Movies You Aught Not Watch is Nick Rogers’ weekly, alphabetical look back at the 52 worst films of 2000 to 2009.
When Eddie Murphy flashed his mega-watt smile and bristled with daringly risqué racial-identity energy in 48 Hrs., he probably never thought he’d willingly star in something as boring and unnecessary as 2002’s The Adventures of Pluto Nash.
Or Holy Man. Or Vampire in Brooklyn. Or Metro. Or Showtime. Or Norbit. Good God, has there ever been a superstar whose slide into lazy mediocrity was more torturous to behold?
Pluto Nash casts Murphy as a hotshot ex-con who runs the biggest nightclub in Little America — a city on the moon circa the late 21st century. After Nash rejects a buyout from Rex Crater — an enigmatic entrepreneur wanting to open numerous casinos — he’s marked for death, and his long boring chase of Crater continually picks up supporting actors who needed to pay for decks, game rooms or alimony.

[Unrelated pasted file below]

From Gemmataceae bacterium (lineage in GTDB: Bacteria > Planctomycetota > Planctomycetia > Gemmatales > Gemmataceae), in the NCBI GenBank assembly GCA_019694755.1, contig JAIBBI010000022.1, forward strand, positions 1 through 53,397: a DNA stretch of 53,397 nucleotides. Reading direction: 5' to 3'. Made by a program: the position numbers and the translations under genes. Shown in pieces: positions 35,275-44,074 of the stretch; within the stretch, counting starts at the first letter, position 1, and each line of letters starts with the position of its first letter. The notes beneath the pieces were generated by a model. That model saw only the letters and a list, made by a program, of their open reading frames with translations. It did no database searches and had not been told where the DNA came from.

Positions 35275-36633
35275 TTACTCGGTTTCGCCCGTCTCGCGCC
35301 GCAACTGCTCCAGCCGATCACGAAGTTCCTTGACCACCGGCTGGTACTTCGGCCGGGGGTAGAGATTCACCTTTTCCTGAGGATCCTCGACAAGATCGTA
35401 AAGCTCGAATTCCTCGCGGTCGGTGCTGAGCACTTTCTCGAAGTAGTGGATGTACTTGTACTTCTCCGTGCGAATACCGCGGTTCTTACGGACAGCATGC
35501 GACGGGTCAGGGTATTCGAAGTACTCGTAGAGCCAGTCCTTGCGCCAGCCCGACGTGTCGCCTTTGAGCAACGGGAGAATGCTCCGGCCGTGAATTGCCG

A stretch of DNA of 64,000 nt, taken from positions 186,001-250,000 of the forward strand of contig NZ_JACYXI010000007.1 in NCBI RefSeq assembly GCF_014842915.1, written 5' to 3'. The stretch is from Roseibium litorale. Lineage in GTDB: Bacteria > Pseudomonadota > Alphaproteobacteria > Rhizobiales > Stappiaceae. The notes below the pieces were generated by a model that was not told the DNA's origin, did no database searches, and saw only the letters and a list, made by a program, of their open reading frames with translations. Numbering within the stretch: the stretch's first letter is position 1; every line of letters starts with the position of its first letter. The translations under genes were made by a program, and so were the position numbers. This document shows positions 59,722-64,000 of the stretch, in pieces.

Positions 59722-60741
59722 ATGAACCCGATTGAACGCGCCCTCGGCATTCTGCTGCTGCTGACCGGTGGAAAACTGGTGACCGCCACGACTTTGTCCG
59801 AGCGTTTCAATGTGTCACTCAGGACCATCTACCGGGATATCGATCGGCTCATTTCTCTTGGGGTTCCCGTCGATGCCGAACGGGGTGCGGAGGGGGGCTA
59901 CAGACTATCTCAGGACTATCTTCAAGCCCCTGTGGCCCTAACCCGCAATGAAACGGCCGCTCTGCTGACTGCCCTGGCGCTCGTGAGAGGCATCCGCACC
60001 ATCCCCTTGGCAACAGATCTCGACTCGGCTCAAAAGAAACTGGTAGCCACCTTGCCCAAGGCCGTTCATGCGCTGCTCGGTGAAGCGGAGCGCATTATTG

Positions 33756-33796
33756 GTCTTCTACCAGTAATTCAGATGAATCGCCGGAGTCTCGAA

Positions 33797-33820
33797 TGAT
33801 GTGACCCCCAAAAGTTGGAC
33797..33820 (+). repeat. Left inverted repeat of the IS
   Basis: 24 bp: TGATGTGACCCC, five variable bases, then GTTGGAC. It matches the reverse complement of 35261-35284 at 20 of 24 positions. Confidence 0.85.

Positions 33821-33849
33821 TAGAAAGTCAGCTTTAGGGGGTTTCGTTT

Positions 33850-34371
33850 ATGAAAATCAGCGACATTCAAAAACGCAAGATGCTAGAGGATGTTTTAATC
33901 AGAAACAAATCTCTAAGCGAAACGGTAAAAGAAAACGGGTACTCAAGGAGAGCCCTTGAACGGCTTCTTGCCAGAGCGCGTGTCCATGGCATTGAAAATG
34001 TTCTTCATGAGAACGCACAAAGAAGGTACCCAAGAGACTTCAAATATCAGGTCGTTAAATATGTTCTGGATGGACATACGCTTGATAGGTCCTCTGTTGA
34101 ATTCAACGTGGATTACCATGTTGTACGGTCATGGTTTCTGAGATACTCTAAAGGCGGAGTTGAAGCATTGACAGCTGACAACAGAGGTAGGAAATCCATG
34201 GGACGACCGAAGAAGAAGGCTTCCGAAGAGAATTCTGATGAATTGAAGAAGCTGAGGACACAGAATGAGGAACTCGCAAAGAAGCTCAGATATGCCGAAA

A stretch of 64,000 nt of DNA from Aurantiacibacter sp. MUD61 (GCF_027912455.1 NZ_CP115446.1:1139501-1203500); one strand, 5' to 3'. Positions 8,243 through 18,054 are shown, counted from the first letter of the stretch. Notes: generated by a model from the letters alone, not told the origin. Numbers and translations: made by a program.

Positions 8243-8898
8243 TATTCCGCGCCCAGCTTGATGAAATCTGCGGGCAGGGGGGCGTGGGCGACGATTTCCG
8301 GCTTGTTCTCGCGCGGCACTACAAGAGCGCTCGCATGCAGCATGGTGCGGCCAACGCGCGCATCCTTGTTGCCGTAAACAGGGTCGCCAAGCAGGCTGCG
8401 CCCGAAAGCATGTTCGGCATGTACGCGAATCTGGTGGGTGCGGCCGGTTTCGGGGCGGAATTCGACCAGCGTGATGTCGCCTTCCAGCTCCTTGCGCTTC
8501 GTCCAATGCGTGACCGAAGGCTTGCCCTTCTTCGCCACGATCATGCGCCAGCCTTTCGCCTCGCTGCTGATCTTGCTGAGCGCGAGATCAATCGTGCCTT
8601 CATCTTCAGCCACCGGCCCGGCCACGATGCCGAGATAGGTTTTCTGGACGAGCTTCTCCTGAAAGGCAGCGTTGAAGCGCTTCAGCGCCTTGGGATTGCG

Pluto Nash is set in 2087 — or approximately 100 years after writer Neil Cuthbert last bothered to touch up his script. Murphy did zero publicity for the film, whose two-year delay was explained away by “complex visual effects.” Please check eBay listings for a bridge to buy if you find these visual effects even remotely complex.
Admittedly, watching Randy Quaid (as Nash’s robot bodyguard) whip out two hand cannons a la John Woo achieves priceless strangeness. And Alec Baldwin, in a cameo, shows he was able to laugh at himself long before 30 Rock. But his 30-second bit isn’t worth the trouble. Neither is a strangely apropos scene in which Murphy strangles himself.